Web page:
Anderson key in England fulfilling number 1 ambition

June 16, 2011

by Nev1

When James Anderson broke onto the scene in 2003 at Lords against Zimbabwe it was thought at the time that we had our own version of Richard Hadlee. The young Lancastrian could swing the ball, at pace, with a beautiful side on action. He claimed 5 wickets in the first innings, all with unplayable out-swingers.

He backed this up with a one-day hat-trick in the same year, in a World Cup match against Pakistan in Cape Town. Pundits and experts alike were already talking about the fast bowler overhauling Ian Botham’s 383 wickets in Test match cricket.

However, the next six years of Jimmy’s career were stark contrast to where he finds himself now, as number 3 bowler in the world. A combination of injuries and lack of form left the boy from Burney wondering if he will ever make it at the top level.

Anderson could still manage infrequent spells of bowling where he looked dangerous, but the amount of rubbish thrown in at times, was also hugely concerning. The ECB and their coaching staff had changed Anderson’s natural side on action into a robotic like front-on action, where biomechanically it was a ‘yes’ but in all other circumstances it was a ‘no’.

However, in the past three years Anderson has really come of age. He has yet again found his natural out-swinger to the right hand batsman that was sorely missing in his troubled times. He also possesses much better control of his line and length, and this is a big reason why England call him their spearhead.

There were still some question marks over Anderson’s ability to bowl with the kookaburra ball in Australia (mainly the Australian media) before England Ashes tour last winter. Anderson silenced these critics in style in being the main reason Australian batsman struggled in a 3-1 series defeat. He captured big wickets with the new ball, of the likes of Watson and Ponting, and when the pitches flattered out with an older ball, he managed to get it to reverse swing, giving the Australian lower order all kinds of headaches.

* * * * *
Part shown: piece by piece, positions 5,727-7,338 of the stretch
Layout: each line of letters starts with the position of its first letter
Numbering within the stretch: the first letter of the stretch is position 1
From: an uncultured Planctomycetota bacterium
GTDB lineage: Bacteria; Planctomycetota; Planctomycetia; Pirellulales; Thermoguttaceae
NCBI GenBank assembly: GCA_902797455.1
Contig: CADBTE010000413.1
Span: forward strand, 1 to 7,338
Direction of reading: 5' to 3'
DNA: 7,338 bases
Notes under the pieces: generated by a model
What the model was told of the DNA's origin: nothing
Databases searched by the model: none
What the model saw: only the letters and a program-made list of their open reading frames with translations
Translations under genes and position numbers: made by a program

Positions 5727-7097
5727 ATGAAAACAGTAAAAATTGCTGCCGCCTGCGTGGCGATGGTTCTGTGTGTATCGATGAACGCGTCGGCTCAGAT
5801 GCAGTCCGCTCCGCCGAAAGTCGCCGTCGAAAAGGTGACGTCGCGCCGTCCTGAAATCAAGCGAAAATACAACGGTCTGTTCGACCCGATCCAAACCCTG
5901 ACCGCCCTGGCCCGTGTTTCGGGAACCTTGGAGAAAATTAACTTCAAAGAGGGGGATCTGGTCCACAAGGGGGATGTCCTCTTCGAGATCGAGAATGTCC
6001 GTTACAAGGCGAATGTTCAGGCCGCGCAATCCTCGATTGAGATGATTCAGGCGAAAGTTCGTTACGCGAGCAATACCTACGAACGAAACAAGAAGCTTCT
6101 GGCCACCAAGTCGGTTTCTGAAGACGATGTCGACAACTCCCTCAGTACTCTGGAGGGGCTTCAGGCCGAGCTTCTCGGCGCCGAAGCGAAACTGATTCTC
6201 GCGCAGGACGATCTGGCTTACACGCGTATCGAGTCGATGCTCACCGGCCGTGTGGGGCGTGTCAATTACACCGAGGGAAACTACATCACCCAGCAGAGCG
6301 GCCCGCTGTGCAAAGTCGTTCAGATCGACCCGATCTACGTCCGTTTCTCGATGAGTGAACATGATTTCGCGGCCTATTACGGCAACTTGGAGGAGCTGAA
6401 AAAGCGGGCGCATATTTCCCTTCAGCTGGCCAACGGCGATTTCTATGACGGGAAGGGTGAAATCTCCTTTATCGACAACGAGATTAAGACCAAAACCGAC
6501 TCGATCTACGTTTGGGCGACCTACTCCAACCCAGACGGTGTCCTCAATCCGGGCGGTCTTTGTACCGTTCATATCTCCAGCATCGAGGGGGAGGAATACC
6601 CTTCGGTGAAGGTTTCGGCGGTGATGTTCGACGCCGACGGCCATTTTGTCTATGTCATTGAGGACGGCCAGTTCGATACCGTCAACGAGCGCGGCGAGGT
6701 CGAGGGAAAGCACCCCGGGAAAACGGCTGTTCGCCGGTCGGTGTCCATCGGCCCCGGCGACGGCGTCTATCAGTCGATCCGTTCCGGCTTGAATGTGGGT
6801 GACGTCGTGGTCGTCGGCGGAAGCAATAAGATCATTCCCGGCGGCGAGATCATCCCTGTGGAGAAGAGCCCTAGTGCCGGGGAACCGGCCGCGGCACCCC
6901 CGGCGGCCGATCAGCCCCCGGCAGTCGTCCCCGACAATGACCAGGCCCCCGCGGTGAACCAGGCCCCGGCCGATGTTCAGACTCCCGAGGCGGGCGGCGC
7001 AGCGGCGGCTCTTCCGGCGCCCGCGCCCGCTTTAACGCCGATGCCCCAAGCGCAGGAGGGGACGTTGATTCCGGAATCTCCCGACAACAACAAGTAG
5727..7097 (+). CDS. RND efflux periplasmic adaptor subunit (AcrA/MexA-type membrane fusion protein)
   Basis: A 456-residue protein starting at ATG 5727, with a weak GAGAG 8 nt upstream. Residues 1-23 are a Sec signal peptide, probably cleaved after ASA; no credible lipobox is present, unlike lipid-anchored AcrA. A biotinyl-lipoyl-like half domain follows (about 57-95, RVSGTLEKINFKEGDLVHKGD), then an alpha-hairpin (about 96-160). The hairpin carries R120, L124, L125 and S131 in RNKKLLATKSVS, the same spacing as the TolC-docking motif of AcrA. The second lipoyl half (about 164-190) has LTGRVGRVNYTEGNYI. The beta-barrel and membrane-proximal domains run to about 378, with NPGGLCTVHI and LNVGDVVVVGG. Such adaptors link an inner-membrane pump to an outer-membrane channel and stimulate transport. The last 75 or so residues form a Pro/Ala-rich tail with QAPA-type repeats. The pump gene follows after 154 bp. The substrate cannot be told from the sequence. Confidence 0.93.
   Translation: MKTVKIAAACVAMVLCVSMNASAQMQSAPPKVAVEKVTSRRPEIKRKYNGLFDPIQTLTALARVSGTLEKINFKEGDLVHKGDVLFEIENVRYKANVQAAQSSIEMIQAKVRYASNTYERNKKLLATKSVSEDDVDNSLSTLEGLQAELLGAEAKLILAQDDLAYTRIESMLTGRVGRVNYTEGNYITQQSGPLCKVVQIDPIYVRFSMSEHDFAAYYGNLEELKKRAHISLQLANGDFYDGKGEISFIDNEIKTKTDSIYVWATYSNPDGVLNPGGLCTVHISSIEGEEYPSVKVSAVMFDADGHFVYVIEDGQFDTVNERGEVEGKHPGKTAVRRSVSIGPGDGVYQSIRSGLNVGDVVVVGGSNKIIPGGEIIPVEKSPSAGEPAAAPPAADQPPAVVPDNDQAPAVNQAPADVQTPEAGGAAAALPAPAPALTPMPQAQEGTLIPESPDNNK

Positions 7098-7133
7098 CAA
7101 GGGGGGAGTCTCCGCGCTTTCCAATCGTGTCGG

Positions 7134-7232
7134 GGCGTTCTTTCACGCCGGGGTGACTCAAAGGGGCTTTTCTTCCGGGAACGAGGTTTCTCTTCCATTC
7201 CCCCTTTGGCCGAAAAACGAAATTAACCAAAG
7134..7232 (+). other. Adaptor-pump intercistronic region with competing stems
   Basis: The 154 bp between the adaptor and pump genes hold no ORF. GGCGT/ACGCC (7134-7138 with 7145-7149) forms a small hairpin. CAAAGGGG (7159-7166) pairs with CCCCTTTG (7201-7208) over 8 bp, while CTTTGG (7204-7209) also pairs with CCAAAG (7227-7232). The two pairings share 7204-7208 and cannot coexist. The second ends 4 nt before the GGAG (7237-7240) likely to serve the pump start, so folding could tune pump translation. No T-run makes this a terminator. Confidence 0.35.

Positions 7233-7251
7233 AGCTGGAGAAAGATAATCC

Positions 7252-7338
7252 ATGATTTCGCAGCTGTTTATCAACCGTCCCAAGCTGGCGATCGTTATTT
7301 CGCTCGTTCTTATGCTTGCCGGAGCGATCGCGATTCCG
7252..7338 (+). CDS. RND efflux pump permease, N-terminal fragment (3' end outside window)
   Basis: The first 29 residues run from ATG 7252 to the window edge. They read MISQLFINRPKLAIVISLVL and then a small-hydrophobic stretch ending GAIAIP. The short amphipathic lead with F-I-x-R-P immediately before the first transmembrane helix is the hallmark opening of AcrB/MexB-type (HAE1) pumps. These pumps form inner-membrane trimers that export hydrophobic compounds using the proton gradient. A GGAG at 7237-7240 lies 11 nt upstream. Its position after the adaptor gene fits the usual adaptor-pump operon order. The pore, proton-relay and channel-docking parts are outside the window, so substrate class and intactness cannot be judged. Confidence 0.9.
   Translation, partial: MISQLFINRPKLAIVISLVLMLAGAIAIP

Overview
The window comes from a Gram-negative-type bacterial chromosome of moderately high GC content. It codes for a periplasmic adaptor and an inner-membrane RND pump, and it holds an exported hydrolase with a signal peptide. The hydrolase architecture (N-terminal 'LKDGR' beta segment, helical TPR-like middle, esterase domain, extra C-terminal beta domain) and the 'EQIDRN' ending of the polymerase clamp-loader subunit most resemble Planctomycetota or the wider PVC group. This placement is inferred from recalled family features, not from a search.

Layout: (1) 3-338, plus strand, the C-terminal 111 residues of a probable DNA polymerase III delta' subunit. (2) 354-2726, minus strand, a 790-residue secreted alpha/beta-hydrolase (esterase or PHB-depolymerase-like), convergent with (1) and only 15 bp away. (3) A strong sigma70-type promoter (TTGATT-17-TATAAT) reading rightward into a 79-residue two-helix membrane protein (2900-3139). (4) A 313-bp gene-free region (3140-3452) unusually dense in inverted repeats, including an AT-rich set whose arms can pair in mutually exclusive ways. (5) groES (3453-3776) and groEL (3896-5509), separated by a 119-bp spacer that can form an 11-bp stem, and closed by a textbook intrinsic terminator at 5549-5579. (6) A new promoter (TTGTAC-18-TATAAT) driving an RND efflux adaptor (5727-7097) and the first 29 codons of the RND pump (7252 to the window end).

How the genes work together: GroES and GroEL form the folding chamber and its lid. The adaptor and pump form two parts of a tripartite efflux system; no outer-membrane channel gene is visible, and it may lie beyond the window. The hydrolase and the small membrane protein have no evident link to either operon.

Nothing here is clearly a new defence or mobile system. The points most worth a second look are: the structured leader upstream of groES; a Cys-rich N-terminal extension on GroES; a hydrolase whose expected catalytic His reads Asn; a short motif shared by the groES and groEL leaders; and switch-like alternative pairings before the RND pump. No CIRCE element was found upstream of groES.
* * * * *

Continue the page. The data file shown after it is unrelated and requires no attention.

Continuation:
Anderson has proved he is a high quality Test match bowler and England will be delighted to have him back in their ranks for the start of the third Test match today at The Rose Bowl against Sri Lanka. A draw will be good enough to see England win the series as they go into the game with a 1-0 lead.

However England will be pushing for a win in Southampton, as they have stated their main aim over the next 12 months is to become the best playing Test match nation in the world.

In order for them to achieve this, I believe Anderson must stay fit. He provides England with the variety in their attack that was evidently missed at Lords. A good attack must have a balance of options, and in Anderson they have that pitch up swing bowler that is so important in English conditions, especially when India arrive. The only swing they see in India is that of the ball of Sachin’s bat. I’m expecting Tendulkar to find life much tougher this summer then he has done in recent times, especially with a fit Anderson charging in.

Scoop 16/06/11

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